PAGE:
Canon 8-15mm Fisheye Zoom: One Fisheye to Rule Them All

After spending some quality time with Canon’s newest L-series lens, the EF 8-15mm f/4L Fisheye, we can safely say it is the undisputed king of the fishes. Though fisheye lenses are pretty niche overall, so you could say it’s a big fish in a small pond. That said, it’s so versatile that it replaces at least five other lenses: the Sigma 8mm, Peleng’s 8mm, Tokina’s 10-17mm, Canon’s own 15mm, and the Zenitar 16mm. It covers the same focal length as all five of these lenses (for the most part) while being sharper across the zoom range, delivering crisp, contrasty images that are to be expected from a lens bearing Canon’s lofty “L” designation. With this lens in your bag, there’s little reason to consider another fisheye lens, regardless of what camera body you are using.

Compatible with Full Frame and Crop Sensor Bodies

If you’re shooting with a full frame camera like the 5D Mark II, the 8-15mm provides a full circular 180-degree, half-hemispherical perspective (see below for examples). If you’re on a crop sensor, you will not get that full-circle effect as it’s simply not wide enough, and at the long end you’ll be at the equivalent of 24mm. Learn more about this in What You Must Know About Full Frame vs Crop Frame Sensors Before Choosing a Lens. This leaves a bit of breathing room for the Sigma 4.5mm, which produces full circular images even on the crop cameras (the only fisheye this zoom doesn’t totally replace).

8mm on Canon 1Ds Mark III full frame camera produces a half-hemispheric image

15mm on a Canon 1Ds Mark III full frame camera.

What is a Fisheye?

The fisheye look is characterized by barrel distortion, especially strong on the edges, that renders straight lines as curves unless they pass through the center of the frame. In some cases the distortion is distracting, so many photographers opt to use an ultra-wide rectilinear lens (which lacks the fisheye curvature), such as the Canon 16-35mm or 10-22mm, in order to produce a more realistic rendition of their subject matter where both the the horizon and other straight lines are straight.

Surf and skateboard photography are perfect examples of where the 8-15mm excels. On a full frame body you’d probably shoot at 15mm, stop down a bit to take advantage of the extreme depth of focus inherent in these lenses, and set a manual focus distance. For example, you’re shooting someone skating a halfpipe and there’s enough light to shoot at f/8. Everything from a foot or two in front of the lens out to infinity will be in focus, so rather than have your camera’s slow autofocus hunting around on every shot, you can just park your focus in that range and concentrate on shooting.

Image captured with the camera held at arm’s length inches from the rider using fixed manual focus.

As with any wide angle, fisheyes demand that you get very close to your subject. You’ll often shoot without your eye to the camera, instead holding it at arm’s length to safely get as close as possible and composing by feel. Surf photographers are regularly seen with only their camera above water as they’re already duck-diving underwater and out of danger.

This image was taken with the camera pointed straight up at the center of the sky. Notice the entire horizon along the edge of the circular frame.

You wont likely go much wider than 15mm on a full frame sensor unless you go all the way to 8mm. Almost immediately when you start zooming out from 15mm, distinct black corners rapidly appear taking up more and more real estate until 8mm, where they form a complete circle. At this point the lens has transformed into an all-seeing beast, sucking up a complete half-hemisphere of view. At this focal length, anything in front of the lens will be photographed. If you point it straight up you see the entire sky and anything that is higher than the camera.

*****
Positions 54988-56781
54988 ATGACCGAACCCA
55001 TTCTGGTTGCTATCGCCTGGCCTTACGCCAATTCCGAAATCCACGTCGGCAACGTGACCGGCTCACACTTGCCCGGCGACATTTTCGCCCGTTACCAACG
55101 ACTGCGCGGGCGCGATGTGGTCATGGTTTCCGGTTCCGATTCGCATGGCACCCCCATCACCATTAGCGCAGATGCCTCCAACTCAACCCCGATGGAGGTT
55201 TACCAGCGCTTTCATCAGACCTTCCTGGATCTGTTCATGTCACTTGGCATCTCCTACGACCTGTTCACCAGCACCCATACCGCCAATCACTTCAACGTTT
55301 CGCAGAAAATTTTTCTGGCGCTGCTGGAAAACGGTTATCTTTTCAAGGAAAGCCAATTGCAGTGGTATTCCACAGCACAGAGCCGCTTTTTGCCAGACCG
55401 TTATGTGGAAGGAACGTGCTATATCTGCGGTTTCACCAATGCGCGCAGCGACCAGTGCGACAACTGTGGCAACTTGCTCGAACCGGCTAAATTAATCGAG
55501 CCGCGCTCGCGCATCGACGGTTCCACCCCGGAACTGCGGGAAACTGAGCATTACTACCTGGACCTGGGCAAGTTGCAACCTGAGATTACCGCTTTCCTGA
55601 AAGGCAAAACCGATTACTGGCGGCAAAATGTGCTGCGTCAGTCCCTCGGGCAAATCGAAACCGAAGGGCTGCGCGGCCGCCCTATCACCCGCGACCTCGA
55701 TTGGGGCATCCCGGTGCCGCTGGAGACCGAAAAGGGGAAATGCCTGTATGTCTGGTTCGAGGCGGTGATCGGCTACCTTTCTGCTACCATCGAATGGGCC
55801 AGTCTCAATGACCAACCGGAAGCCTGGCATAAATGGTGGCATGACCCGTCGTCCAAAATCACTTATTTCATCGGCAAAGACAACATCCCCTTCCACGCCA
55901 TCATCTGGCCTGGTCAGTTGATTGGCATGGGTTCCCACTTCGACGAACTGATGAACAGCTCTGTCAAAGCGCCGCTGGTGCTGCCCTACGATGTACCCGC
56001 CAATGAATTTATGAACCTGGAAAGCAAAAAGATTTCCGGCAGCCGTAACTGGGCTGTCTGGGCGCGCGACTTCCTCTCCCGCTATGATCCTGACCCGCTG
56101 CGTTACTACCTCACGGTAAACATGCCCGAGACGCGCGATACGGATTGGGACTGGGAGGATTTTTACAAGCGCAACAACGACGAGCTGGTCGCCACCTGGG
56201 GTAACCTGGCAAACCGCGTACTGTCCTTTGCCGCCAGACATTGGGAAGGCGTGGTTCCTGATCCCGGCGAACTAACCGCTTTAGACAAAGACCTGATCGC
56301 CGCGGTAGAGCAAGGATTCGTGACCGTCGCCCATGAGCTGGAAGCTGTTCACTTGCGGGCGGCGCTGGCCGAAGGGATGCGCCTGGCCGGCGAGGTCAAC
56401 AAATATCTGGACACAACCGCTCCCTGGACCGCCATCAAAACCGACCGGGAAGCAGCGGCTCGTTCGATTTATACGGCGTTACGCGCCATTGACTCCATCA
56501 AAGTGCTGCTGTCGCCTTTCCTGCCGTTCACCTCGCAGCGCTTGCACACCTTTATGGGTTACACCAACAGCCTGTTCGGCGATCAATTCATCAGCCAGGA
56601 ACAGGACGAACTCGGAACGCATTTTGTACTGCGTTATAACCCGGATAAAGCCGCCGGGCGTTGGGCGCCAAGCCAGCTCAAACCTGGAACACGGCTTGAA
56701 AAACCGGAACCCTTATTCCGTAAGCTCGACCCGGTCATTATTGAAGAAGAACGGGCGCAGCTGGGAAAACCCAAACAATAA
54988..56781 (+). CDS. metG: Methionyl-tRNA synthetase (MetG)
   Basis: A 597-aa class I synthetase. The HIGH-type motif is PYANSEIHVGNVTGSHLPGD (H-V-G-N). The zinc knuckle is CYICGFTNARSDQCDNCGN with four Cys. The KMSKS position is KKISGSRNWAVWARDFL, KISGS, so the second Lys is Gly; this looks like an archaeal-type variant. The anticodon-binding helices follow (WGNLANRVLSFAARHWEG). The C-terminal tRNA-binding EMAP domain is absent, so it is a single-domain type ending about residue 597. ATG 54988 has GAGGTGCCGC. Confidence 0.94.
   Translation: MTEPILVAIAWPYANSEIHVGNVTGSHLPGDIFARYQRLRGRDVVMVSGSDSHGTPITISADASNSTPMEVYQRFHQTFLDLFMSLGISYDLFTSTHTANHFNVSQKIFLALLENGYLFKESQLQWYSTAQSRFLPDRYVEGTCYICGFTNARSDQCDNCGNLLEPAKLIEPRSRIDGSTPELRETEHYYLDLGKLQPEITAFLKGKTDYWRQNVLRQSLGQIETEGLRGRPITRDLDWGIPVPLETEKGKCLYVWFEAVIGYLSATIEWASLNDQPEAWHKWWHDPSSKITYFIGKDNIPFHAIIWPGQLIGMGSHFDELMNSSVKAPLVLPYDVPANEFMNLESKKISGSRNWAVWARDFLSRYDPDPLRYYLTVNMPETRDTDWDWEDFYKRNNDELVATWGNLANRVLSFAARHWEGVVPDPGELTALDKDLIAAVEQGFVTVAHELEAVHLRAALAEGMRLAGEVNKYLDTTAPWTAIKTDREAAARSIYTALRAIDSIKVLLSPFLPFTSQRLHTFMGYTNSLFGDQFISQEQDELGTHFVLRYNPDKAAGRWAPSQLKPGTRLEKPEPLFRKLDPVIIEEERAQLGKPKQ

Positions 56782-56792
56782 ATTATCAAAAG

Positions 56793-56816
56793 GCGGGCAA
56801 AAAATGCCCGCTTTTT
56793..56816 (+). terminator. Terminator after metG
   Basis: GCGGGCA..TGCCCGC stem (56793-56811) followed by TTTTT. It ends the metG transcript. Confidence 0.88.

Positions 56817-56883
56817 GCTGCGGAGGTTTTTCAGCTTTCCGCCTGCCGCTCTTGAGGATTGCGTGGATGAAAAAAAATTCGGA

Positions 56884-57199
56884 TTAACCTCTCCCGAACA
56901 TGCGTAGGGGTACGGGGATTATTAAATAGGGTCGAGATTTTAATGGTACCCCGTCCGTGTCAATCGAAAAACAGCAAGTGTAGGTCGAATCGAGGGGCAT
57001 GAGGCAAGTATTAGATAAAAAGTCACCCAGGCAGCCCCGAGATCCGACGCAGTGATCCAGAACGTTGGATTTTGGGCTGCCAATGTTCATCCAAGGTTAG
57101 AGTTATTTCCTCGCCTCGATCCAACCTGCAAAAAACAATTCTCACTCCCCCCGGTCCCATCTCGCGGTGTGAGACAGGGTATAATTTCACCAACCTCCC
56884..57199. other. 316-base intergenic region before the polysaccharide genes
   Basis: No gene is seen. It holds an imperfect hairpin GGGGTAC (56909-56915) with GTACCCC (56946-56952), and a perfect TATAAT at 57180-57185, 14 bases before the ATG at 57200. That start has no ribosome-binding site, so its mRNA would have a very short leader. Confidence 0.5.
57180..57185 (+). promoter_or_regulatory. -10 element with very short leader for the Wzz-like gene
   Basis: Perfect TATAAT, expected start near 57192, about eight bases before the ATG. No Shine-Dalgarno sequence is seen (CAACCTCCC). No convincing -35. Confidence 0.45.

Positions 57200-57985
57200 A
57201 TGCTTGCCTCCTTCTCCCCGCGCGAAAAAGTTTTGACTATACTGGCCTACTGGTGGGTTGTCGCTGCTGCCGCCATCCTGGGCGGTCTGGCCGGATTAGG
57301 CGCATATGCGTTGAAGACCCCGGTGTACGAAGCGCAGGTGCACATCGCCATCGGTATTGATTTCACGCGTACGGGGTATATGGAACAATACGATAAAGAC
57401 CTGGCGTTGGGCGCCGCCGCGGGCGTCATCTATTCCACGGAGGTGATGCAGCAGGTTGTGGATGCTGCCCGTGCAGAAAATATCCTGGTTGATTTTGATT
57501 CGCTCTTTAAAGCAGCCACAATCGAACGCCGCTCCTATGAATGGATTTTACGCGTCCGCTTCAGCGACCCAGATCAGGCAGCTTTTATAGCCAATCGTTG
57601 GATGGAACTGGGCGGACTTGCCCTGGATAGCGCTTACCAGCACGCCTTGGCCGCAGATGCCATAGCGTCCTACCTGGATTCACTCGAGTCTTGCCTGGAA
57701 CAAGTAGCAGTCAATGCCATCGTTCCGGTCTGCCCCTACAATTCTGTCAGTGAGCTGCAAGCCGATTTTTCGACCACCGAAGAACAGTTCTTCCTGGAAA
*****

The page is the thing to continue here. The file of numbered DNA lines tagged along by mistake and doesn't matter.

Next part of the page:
Technical and scientific applications for this type of lens include astronomy, meteorology, solar site-selection, and forestry – to name a few. These applications drove the development of early fisheye lenses. The circular look is so extreme that it’s really fun to use even if you aren’t in a lab coat doing science. You’ll get these little snow-globe, fish-bowl microcosms with the whole world shoved into a little circle. But the look can get old quickly unless used carefully, so be selective on when and where you zoom this out to 8mm.

Mounted to a crop body, the 8-15mm covers nearly the range of Tokina’s cool little 10-17mm fish. The big difference is the Tokina doesn’t cover a full frame sensor or approach the “full circle” capability of the 8-15mm. On a crop body, you’ll be able to get more room between you and your subject and the fisheye look will be less pronounced than with a full frame camera.

Cropping-in on images makes the fish look less pronounced. Notice the rider (who was centered in the original capture) is rendered realistically while the edges are quite distorted.

With today’s high megapixel cameras you also have considerable leeway to crop into these images and make them look even less fishy and instead convert them to simply “super wide”.

The Canon 8-15mm is a crowning achievement and is destined to become the fisheye for Canon shooters. We’d even go so far as to say it will set the standard industry-wide for years to come. We imagine a ton of pros will run out and buy the 8-15mm to replace and expand on their old 15mm Canon fisheyes, if they haven’t already.

Granted, this lens might not be for everybody to own since, at $1,500, its costs more than a 24-70mm f/2.8L and is not even in the same ballpark in terms of flexibility and usefulness for general photography. That said, the 8-15mm certainly makes for an excellent lens rental because of its specialty nature.

Sohail Mamdani is a writer, filmmaker, and photographer based in the San Francisco Bay Area.

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